This lecture is sponsored by a Mini-Conference Grant from the Institute of Scholarship in the Liberal Arts, the Department of Romance Languages and Literatures and the Kellogg Institute for International Studies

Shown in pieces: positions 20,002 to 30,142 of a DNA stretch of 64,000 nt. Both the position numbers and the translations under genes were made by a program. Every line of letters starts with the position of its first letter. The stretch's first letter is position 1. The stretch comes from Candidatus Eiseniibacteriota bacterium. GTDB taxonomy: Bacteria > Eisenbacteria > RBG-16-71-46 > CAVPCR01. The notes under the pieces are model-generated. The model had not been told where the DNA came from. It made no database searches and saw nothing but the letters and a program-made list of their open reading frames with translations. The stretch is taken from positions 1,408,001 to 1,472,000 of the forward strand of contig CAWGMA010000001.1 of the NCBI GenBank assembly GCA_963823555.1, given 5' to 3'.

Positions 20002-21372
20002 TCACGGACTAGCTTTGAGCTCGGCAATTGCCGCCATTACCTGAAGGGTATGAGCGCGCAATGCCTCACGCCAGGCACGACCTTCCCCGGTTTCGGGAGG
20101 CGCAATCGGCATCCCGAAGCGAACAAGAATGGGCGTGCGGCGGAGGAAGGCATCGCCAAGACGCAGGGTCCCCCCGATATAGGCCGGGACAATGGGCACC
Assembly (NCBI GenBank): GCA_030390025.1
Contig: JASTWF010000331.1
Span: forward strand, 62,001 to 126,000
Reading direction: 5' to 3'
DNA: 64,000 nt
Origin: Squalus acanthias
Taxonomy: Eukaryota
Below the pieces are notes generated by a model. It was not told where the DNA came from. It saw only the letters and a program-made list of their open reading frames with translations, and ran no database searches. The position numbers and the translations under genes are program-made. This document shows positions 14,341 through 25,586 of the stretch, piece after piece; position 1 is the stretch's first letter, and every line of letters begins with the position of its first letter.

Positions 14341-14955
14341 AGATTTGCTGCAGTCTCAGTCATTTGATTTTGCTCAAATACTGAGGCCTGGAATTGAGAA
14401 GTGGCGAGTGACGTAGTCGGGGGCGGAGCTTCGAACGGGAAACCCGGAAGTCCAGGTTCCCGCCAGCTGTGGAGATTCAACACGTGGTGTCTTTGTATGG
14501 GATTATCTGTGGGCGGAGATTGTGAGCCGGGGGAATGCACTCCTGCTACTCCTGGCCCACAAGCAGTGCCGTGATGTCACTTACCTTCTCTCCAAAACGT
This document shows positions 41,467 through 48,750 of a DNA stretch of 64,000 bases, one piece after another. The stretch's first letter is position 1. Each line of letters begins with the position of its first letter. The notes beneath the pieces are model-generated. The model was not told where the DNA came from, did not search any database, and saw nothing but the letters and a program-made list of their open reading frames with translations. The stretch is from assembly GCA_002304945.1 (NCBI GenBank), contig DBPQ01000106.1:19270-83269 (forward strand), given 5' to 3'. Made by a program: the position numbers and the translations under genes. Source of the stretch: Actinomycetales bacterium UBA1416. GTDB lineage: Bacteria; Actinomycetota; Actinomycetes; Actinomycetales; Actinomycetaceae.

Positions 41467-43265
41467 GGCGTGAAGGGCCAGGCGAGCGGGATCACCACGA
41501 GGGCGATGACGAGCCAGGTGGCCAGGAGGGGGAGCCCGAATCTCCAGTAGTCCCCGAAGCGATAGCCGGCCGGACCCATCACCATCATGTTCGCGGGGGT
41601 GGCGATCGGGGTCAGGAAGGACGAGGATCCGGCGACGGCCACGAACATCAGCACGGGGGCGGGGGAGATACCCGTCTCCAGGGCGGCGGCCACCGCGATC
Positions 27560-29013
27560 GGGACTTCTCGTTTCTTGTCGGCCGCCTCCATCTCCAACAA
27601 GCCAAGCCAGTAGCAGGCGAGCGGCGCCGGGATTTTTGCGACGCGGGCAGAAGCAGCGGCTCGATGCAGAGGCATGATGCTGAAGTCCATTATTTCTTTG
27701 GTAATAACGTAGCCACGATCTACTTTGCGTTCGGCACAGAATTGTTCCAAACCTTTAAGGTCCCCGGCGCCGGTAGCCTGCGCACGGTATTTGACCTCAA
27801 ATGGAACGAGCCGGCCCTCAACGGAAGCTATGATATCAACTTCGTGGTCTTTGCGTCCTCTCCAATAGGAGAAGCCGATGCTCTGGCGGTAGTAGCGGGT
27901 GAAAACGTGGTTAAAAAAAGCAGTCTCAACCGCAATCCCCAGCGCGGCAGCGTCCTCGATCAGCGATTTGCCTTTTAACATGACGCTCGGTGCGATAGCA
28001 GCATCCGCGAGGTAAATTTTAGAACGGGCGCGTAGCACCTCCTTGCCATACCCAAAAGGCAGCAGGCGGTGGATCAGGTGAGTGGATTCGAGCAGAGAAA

This lecture will address the trajectory, challenges and futures of a new field of inquiry in the humanities and social sciences, memory studies, in the context of Latin American academic work and societies. Professor Lazzara’s publications on memory emphasize that one key aspect that differentiates memory studies in Latin America from memory studies in the United States and Europe is its intimate relationship with society. According to Lazzara, Latin American memory scholars demonstrate a reiterated and sustained commitment to a situated, context-based politics, as a form of intervening in the local. The interest in memory in the Latin American context is not memory for memory’s sake (or a purely intellectual interest in memory as narrative or even as comparatism), but rather in memory as politics and as process. Professor Lazzara’s lecture will look at the productivity of “memory” as a lens through which to do cultural studies work; in so doing, it will explore the multiple convergences among memory, culture, and human rights. It will also discuss how societal actors in different historical, cultural, and national settings construct meanings of past political violence, inter-group conflicts, and human rights struggles.